Employers aren’t supposed to ask about disabilities unless applicants bring them up. That’s to protect disabled applicants from preconceived notions about disability. But ignoring disabilities serves another function: Interviewers can later testify that company policy requires them to consider only qualifications.
Recent case: Evelyn Little, who walks with a limp, applied more than 20 times for jobs with the Texas Department of Criminal Justice. She was never hired and finally sued, alleging disability discrimination.
But one of the interviewers testified about the department’s practices, which included ignoring disabilities. He said he noticed her limp, but didn’t consider it. Little’s case was dismissed. (Little v. Texas Department of Criminal Justice, No. 10-07-00236, Court of Appeals of Texas, 10th District, 2010)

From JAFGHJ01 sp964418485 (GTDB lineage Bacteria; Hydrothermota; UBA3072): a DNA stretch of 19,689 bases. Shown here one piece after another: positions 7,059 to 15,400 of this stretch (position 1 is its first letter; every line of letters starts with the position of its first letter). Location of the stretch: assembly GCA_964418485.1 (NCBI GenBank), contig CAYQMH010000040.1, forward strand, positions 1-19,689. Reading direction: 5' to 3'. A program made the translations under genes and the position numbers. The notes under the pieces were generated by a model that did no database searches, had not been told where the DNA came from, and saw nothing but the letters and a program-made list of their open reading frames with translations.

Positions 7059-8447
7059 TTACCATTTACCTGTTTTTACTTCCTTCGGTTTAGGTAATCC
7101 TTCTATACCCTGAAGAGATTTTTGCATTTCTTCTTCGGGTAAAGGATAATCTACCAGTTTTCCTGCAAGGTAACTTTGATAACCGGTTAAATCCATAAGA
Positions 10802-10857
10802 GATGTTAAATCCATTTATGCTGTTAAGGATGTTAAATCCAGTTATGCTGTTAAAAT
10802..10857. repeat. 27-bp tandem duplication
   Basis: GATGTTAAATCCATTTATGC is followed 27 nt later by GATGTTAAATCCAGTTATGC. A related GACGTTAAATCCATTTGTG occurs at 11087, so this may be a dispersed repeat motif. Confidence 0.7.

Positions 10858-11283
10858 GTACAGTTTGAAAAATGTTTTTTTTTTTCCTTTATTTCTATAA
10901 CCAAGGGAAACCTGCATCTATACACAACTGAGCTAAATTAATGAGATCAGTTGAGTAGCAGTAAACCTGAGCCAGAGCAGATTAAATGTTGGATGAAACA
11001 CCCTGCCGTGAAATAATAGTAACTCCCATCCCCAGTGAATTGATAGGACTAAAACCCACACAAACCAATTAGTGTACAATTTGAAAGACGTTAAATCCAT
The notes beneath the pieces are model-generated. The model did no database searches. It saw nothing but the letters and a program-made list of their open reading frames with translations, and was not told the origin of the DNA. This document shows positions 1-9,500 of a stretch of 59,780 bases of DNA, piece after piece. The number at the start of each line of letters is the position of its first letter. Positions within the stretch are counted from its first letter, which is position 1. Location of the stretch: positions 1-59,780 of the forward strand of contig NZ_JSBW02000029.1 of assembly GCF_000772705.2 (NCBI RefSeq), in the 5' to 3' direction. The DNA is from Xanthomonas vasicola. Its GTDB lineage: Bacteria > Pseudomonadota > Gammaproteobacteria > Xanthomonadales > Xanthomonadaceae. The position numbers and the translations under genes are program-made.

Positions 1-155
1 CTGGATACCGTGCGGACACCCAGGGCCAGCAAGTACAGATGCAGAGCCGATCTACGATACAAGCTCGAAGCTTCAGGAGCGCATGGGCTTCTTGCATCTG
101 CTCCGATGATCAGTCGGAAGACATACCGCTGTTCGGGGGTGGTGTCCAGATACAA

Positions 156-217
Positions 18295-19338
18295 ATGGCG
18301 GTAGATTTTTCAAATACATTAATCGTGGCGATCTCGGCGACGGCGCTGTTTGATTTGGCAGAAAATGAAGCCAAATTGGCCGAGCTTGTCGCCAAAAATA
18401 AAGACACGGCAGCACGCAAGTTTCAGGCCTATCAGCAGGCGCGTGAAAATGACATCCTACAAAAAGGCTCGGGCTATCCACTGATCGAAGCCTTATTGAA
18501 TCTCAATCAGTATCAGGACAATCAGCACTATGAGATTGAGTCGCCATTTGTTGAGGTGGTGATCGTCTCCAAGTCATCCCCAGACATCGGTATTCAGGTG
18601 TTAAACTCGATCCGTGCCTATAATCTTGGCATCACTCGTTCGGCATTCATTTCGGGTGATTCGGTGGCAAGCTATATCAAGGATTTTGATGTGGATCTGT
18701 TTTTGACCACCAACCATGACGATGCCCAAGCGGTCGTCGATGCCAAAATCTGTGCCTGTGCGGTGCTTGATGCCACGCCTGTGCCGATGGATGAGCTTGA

- Accommodate workers' eating needs when it's medically necessary
- What, if anything, should I do about off-work employee harassment?
- Firing due to 'romantic tension': Is it sex bias?
- Austin rates as one of best cities for LGBT rights
- Don't rush to judge accommodation requests; ADA requires interactive give-and-take